Many ranches, farms and other agricultural companies arrange for employee housing in addition to wages for their workers. This can raise some interesting legal questions if workers are involved in a collision traveling to-and-from work, especially if one or more is paid during that time.
Typically in workers’ compensation law and with vicarious liability claims, the time in which workers are going to are leaving from work is subject to the “coming-and-going rule.” The coming-and-going rule holds an employee is not acting in the course and scope of employment while traveling to and from work. Therefore, injuries occurring during that time are generally not covered by workers’ compensation and vicarious liability lawsuits.
In a recent case out of Texas, the Texas Supreme Court weighed whether the lower courts had properly granted summary judgment to an employer in a fatal crash case. The court ruled that judgment was improper, reversed and remanded the case to trial for further proceedings.
According to court records, the negligence lawsuit arose from a car accident that occurred when a drilling company employee was transporting three of his coworkers from the drill site to employer-provided housing. The drill site supervisor was paid a “bonus” of $50 a day to return the workers in the evening to their housing. The workers weren’t required to live there, but most did. The company didn’t put any restrictions on the route they took or whether they stopped along the way and the supervisor drove his own truck.
One day while driving his co-workers home, the supervisor struck another vehicle, resulting in a rollover car accident that killed two people and injured two others, including the drill supervisor. The drill supervisor sought – and received – workers’ compensation benefits after a contested hearing before the state’s Insurance Workers’ Compensation Division. The other injured worker and representatives of decedent crew members did not seek workers’ compensation benefits.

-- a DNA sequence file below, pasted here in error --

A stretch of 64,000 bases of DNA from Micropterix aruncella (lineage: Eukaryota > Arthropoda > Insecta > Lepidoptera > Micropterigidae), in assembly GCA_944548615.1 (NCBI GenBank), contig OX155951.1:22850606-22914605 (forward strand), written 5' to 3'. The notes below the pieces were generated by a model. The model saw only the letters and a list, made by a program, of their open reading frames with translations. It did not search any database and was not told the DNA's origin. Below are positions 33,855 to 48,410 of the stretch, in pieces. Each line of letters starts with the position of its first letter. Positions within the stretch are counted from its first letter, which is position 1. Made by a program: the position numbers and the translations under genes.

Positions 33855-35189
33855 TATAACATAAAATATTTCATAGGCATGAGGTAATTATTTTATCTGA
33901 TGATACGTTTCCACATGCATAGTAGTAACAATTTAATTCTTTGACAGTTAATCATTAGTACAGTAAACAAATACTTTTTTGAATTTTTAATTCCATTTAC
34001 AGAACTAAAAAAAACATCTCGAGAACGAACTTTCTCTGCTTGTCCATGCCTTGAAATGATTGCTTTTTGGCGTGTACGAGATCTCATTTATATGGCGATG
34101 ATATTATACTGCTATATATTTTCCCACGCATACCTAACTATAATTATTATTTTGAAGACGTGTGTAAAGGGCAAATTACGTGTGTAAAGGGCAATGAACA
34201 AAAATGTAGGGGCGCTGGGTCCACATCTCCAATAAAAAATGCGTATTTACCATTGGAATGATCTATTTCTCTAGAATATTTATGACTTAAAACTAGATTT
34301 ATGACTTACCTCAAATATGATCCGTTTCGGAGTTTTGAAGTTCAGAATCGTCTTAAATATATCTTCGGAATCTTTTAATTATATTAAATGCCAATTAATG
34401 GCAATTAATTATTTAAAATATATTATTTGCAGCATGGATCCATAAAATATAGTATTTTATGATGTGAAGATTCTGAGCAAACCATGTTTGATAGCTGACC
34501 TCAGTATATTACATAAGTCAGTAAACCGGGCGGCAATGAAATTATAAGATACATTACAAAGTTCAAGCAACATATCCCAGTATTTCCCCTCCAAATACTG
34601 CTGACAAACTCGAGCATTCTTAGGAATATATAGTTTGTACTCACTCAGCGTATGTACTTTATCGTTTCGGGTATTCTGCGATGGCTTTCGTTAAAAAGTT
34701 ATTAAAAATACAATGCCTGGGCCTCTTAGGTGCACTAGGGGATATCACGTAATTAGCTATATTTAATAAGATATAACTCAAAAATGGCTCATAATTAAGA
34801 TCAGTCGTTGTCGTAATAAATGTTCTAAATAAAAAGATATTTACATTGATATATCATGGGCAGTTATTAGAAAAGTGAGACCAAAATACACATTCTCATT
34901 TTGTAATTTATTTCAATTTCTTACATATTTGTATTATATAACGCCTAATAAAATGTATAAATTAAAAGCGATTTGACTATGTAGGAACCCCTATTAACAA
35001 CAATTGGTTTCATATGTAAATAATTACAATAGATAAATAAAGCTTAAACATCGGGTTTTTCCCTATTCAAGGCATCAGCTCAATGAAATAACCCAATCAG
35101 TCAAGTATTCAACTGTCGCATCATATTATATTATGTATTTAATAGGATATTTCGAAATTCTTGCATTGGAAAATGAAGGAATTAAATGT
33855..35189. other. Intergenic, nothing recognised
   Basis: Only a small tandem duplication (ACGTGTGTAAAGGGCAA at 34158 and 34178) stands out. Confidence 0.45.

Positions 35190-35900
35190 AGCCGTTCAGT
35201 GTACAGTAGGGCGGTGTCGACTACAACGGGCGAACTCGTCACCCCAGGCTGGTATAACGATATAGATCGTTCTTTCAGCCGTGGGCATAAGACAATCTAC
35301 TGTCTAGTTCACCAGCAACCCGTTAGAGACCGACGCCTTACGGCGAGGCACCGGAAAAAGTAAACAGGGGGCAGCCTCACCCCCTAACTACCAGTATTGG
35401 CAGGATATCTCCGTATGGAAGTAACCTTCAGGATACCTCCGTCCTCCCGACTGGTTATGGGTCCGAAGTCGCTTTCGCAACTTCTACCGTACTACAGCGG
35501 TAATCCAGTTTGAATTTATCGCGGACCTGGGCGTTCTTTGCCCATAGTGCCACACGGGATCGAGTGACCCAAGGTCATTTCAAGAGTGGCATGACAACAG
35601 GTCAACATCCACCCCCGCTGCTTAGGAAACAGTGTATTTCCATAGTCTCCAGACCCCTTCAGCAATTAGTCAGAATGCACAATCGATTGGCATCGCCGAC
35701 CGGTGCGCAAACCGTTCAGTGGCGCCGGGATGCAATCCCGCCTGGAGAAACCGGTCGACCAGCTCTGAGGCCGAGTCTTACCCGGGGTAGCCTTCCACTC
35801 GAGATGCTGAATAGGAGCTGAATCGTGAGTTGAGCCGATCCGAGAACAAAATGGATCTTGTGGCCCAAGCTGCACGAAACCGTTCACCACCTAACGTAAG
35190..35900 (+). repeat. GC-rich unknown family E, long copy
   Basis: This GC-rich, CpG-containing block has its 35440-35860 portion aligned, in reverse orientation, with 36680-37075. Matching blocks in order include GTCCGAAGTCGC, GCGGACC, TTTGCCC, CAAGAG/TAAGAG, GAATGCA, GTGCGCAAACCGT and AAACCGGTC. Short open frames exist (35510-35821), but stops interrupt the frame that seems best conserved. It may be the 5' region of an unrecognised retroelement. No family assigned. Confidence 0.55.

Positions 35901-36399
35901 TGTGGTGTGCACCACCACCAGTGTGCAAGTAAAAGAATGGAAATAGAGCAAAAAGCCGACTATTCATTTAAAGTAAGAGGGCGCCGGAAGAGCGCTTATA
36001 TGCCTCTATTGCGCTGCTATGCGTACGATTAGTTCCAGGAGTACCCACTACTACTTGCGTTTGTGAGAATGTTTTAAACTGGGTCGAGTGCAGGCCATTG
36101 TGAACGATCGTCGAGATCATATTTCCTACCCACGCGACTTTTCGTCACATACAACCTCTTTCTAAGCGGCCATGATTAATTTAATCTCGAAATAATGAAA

One of those workers filed a lawsuit against the driver and the company, alleging the company was vicariously liable for its drivers’ negligence. Normally, a worker would not be able to sue an employer, as workers’ compensation would be deemed the exclusive remedy, but that would only be if the worker was acting in the course and scope of employment at the time of the injury. This was part of employer’s defense. Employer also argued that the drill instructor driver was not acting in the course and scope of employment because it had no control over the transportation of workers and that the drill supervisor was not its employee at the time of the crash, but rather a “borrowed servant.”
Although trial court and appellate court sided with employer on a motion for summary judgment, the state supreme court reversed. The state high court held an employer could not establish fluidity as to a worker’s position as an employee vs. independent contractor based on the job they are doing at any given time, as a worker’s status might change constantly throughout a given day. Further, the court held the workers’ status at the time of the crash (and whether they were acting in the course and scope of employment, as it had already been determined the driver was), could not be decided as a matter of law.
The case was remanded for trial, and the injured worker and survivors of those killed will have an opportunity to pursue damages.
Call Fort Lauderdale Injury Attorney Richard Ansara at (954) 761-4011. Serving Broward, Miami-Dade and Palm Beach counties.
Painter v. Amerimex Drilling I, Ltd., April 13, 2018, Texas Supreme Court
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Court: Car Accident Plaintiff Motive in Injury Lawsuit Irrelevant, May 31, 2018, Fort Myers Car Accident Attorney Blog